December 16th, 2014 | Author: Alex | No Comments »
What could be more innocent than a letter to Santa? A child jotting down her heart’s desires in pencil or crayon and dropping it in the mailbox, naively hoping the wish will be granted by Christmas morning: It’s a tradition that goes back at least to the mid-1800s, and it is a reminder of the holiday’s more idyllic past.
These days, such letters are viewed as an opportunity to help the less fortunate. In many cities across the U.S., the Postal Service makes available Santa letters to groups or individuals who want to fulfill the wishes enclosed within. It’s a small gesture, multiplied hundreds of thousands of times a year, that brings joy to both the giver and the recipient. What harm could come from that?
Oh, just teaching kids to beg, cheat, and lie—at least, that was the conventional wisdom of charity groups in the early 1900s. As such, the Post Office Department, now known as the U.S. Postal Service, found itself in the middle of a wild confrontation between a press and public that never failed to find delight in a note opening with “Dear Santy,” and groups that claimed Santa letters were the product of con artists in training.
Read the rest at Slate.
November 16th, 2014 | Author: Alex | No Comments »
Two giants of twentieth-century art are facing off in a new exhibition at the Dalí Museum in St. Petersburg, FL. Titled Picasso / Dalí, Dalí / Picasso, the show, which opens on Nov. 8, pairs together works of Pablo Picasso and Salvador Dalí. Gathered from more than two dozen museums and private collections, the paintings, drawings, and sculptures are arranged to shed light on each painter through his connection with the other. Rhapsody spoke with the show’s curator, Hank Hine, about four points of contrast:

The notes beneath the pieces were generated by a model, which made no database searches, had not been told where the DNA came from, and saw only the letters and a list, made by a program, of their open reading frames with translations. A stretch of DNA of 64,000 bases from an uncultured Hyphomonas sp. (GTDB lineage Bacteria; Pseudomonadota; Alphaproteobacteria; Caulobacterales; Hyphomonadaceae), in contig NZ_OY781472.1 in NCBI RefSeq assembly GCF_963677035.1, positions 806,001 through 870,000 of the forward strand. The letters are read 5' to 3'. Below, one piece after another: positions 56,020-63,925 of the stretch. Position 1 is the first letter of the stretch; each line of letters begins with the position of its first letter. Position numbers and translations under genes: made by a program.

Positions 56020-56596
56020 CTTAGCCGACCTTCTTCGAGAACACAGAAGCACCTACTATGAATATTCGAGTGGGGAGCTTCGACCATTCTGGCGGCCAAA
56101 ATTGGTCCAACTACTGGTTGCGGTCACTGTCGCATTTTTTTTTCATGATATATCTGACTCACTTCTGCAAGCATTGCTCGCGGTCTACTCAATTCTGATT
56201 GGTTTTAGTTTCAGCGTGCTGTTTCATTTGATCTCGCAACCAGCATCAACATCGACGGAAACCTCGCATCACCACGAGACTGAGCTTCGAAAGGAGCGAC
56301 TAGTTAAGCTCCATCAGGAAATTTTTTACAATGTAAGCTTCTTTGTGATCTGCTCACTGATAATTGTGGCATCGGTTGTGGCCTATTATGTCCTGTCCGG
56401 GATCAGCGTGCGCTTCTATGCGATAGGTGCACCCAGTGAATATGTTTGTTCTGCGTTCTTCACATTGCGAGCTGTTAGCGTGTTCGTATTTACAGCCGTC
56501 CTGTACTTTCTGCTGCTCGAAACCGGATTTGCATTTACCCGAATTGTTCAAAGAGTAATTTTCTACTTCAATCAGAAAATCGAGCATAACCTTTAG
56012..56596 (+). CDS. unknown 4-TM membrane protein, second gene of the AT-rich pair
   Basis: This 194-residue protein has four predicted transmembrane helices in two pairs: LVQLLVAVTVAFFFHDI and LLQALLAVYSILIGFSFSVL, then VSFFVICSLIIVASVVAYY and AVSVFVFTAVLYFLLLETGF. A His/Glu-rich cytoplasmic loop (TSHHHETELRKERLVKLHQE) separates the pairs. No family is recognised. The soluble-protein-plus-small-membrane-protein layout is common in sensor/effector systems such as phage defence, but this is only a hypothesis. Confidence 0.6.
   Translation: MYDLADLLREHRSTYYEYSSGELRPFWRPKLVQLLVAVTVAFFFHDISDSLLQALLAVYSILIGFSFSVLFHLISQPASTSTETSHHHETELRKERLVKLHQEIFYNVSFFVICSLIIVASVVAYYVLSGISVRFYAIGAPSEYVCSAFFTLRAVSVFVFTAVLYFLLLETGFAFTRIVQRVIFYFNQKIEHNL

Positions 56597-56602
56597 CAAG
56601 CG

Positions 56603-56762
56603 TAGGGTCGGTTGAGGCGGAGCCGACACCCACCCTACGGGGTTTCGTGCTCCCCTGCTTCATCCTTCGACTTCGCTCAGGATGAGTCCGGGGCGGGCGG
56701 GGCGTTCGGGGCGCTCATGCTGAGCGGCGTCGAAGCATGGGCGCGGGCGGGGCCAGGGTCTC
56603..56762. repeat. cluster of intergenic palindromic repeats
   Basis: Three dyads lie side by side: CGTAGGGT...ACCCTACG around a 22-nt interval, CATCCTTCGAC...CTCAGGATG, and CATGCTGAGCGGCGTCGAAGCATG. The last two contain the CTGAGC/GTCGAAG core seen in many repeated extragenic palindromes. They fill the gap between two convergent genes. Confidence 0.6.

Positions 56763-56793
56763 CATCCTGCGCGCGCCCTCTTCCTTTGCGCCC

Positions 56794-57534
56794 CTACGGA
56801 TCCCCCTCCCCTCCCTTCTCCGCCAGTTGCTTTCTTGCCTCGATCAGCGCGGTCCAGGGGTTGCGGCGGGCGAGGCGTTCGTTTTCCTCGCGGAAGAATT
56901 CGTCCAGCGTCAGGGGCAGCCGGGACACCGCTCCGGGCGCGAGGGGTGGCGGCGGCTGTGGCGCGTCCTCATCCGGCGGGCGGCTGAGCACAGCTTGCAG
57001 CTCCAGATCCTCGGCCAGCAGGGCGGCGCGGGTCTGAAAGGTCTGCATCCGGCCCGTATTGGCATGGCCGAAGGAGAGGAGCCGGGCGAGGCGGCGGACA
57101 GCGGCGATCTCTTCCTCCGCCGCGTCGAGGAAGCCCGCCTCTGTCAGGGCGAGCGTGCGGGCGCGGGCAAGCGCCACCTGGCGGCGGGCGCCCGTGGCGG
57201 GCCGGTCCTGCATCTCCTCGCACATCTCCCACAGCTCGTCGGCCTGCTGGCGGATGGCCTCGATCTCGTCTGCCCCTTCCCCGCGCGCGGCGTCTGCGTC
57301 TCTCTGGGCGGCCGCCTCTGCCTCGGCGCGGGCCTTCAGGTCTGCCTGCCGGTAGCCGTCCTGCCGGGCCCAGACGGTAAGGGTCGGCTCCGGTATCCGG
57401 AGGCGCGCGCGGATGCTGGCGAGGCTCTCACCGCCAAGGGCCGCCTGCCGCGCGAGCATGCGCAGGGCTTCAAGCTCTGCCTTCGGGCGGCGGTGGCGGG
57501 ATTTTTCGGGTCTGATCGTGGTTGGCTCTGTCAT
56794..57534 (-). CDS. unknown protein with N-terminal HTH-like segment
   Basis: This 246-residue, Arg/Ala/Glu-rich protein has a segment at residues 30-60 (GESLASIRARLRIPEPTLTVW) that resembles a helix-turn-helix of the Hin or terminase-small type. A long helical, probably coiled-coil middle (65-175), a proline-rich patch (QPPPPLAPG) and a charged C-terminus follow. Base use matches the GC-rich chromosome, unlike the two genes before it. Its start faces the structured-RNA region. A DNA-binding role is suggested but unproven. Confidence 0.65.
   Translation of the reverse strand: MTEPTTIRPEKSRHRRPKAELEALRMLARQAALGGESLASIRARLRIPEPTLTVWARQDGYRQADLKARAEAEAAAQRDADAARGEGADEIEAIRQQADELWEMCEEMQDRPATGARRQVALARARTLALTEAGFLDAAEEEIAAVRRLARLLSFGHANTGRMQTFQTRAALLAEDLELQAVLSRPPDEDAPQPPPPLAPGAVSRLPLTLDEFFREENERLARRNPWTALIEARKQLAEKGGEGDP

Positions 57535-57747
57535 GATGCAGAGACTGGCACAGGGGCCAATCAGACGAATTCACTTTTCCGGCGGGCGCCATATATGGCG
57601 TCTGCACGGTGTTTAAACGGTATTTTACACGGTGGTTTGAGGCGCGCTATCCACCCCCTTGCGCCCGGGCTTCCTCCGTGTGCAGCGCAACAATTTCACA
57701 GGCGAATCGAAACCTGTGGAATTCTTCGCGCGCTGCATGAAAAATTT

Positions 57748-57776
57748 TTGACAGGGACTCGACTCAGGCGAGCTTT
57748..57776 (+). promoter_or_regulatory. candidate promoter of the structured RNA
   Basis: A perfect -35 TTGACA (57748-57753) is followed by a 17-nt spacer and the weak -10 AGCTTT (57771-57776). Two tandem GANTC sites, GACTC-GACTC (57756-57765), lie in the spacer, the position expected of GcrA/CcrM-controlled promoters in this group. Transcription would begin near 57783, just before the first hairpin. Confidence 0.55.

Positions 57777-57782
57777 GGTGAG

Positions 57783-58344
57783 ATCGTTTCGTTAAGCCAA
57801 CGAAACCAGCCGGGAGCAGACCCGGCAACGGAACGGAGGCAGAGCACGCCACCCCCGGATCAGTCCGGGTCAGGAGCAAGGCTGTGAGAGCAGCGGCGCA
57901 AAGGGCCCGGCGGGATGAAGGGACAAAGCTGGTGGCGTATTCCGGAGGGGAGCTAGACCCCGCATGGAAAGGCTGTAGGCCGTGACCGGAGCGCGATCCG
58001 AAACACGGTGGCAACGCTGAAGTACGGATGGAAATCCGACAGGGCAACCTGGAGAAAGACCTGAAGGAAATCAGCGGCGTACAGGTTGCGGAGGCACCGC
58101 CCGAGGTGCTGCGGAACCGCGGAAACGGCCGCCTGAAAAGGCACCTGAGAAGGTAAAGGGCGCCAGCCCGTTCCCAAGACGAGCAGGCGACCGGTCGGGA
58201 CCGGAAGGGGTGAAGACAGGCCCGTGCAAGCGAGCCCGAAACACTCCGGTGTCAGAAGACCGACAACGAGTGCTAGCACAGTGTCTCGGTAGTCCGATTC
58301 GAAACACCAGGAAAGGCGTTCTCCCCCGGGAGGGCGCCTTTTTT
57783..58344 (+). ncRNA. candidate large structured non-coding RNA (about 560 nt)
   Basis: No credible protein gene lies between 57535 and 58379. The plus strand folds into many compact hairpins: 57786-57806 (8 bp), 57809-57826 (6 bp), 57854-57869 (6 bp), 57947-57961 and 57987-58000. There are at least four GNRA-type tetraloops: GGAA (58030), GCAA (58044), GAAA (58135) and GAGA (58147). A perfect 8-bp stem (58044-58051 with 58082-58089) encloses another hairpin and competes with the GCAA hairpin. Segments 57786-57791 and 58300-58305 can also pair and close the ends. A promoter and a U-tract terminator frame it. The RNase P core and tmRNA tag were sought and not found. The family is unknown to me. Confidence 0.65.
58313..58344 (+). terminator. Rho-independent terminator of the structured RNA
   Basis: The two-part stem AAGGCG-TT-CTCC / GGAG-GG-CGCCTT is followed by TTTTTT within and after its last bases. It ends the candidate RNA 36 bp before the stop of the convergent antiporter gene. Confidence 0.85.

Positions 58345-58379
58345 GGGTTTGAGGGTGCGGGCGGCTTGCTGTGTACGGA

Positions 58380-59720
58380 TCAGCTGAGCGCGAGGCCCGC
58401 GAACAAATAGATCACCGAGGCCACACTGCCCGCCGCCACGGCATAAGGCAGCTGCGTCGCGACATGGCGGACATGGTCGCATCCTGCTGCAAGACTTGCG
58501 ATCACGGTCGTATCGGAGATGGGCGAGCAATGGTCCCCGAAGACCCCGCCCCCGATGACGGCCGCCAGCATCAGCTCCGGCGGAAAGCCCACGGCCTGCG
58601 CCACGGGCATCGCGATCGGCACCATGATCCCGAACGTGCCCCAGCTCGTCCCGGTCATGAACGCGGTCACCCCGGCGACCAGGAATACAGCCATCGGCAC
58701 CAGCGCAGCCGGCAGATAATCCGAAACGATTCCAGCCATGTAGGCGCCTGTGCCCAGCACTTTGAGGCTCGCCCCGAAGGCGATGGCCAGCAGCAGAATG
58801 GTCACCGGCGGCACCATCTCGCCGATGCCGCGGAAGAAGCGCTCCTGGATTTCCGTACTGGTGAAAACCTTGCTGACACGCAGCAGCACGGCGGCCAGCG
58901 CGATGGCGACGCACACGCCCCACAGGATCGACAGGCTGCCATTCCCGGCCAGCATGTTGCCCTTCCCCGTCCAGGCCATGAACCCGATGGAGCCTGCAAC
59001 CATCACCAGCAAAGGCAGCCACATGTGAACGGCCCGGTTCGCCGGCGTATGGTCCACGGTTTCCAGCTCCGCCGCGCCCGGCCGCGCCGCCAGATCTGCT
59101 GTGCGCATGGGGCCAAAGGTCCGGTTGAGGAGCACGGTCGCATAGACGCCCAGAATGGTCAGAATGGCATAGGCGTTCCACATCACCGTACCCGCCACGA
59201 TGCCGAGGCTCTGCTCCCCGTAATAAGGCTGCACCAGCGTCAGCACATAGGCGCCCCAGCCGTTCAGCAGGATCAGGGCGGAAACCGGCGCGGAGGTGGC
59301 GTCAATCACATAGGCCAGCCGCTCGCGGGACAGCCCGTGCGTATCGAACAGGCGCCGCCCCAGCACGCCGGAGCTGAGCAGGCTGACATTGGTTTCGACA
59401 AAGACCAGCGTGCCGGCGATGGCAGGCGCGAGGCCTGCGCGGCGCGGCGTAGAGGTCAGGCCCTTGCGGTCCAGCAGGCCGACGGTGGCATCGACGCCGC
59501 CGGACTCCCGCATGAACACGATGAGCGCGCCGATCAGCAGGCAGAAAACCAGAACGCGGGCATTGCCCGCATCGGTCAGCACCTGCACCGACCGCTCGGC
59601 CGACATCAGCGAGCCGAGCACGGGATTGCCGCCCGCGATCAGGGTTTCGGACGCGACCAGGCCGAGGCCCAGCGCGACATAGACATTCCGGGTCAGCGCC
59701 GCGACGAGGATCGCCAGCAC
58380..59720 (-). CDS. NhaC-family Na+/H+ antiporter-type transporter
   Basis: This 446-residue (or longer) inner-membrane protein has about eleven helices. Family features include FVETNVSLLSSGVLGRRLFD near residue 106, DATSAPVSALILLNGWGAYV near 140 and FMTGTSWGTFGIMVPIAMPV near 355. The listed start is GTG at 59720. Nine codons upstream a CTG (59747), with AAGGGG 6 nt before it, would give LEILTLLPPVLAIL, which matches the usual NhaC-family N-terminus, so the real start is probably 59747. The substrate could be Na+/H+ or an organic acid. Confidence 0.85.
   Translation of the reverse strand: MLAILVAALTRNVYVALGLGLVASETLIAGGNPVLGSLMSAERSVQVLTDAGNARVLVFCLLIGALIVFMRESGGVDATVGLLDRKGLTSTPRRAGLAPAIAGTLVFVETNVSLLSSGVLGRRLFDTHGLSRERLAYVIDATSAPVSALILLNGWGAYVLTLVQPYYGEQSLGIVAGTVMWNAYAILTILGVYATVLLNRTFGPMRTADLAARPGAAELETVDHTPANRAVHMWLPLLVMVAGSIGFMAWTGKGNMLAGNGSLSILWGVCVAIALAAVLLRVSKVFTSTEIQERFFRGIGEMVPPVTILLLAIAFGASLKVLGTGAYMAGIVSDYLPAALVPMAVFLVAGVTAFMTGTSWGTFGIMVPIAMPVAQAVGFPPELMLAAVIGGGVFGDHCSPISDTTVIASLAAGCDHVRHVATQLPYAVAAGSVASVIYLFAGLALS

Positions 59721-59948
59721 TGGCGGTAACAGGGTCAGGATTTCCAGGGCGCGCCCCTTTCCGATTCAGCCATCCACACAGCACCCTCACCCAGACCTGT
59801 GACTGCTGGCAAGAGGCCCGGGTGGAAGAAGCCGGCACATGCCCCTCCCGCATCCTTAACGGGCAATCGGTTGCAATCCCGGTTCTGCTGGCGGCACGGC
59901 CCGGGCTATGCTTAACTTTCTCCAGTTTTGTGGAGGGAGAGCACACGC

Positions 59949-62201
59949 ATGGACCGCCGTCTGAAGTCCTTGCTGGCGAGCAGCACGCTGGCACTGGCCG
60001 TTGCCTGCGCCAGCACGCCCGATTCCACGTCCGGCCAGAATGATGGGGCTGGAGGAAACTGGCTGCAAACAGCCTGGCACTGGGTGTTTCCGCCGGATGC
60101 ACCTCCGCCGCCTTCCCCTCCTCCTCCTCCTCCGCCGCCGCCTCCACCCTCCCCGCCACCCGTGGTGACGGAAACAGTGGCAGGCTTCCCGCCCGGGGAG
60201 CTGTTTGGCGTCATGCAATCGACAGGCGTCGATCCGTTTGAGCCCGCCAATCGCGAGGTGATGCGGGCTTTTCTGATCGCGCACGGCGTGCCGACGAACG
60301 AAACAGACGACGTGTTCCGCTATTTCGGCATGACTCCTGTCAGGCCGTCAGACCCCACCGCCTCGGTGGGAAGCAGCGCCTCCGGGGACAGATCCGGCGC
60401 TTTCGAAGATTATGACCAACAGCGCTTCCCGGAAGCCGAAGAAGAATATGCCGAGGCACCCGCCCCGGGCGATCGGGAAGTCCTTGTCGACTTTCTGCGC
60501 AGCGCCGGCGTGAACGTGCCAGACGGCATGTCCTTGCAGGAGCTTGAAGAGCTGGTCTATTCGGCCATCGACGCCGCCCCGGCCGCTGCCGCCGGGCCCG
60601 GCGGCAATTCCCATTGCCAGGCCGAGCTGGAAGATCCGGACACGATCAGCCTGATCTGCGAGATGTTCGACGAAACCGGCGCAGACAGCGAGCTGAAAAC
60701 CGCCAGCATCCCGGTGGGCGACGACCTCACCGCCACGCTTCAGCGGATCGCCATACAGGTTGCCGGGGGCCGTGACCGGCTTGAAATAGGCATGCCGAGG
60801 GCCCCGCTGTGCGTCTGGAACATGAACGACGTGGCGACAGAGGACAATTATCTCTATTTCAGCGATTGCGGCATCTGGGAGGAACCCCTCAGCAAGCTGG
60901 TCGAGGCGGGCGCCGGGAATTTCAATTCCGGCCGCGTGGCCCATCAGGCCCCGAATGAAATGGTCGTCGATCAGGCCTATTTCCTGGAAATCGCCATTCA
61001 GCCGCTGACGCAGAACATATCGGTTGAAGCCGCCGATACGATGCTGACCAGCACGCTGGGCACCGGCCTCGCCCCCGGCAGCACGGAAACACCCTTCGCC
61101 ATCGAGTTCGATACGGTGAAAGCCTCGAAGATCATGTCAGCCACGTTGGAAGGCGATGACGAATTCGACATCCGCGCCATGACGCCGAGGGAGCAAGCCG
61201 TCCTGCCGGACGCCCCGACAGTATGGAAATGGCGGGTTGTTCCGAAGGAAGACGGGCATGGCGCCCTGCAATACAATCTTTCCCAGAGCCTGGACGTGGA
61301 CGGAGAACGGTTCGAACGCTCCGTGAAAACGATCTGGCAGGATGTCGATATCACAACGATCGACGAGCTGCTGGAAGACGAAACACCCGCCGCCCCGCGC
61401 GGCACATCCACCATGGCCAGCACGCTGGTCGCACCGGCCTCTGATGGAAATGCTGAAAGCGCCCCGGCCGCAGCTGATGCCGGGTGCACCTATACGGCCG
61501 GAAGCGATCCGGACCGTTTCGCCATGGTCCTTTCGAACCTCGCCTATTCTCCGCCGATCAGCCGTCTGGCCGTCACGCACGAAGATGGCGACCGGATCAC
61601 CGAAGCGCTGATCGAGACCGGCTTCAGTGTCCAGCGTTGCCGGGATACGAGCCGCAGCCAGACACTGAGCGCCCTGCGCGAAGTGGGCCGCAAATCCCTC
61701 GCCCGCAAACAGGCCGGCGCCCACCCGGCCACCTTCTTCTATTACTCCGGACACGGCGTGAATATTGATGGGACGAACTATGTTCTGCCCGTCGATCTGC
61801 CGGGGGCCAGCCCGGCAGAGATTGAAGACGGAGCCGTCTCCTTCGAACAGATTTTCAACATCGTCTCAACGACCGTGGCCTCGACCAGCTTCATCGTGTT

The show illuminates the artists’ differences by comparing how they tackled similar subjects, such as literary figures or the Spanish Civil War. For the latter, each has their signature work on the war represented in the exhibit — a charcoal study for Dalí’s Soft Construction with Boiled Beans (Premonition of Civil War) alongside a sketch for Picasso’s famed Guernica. Despite their very different style, both works “have a sense of agony,” says Hine.
“They had quite antithetical approaches to their art,” says Hine. Picasso would make one piece after another, simplifying and amending his treatment of the subject each time, resulting in about 10 times as many works as Dalí in a given year. Dalí was more classical in his technique, beginning with a sketch and building on that single work. “Picasso saw art growing from art, while Dalí believed it came out of tradition and imagination,” says Hine.
Read the rest at Rhapsody.
October 26th, 2014 | Author: Alex | No Comments »
A recent analysis by Bowker, whose Identifier Services is the official U.S. ISBN agency, found that the number of ISBNs associated with self-published books climbed 437% between 2008 and 2013. For the organizers of the Self-Publishing Book Expo (SBPE), which held its first gathering in 2009, that growth indicates how quickly the segment that the expo is serving has grown and changed—and how important it is for this self-publishing conference to stay a step ahead in a fast-changing market.
As it enters its sixth year, the expo is hitting its stride. Diane Mancher, cofounder of SPBE and president of One Potata Productions, an author marketing firm, says that “the show’s kinks have been worked out,” while deepening the more in-demand aspects of the program and cutting back on those today’s self-publishers have lost interest in. She adds that overall, this year’s SPBE will offer plenty for writers dipping their toe into the self-publishing pool for the first time, as well as those who have been putting out and marketing their own work for years.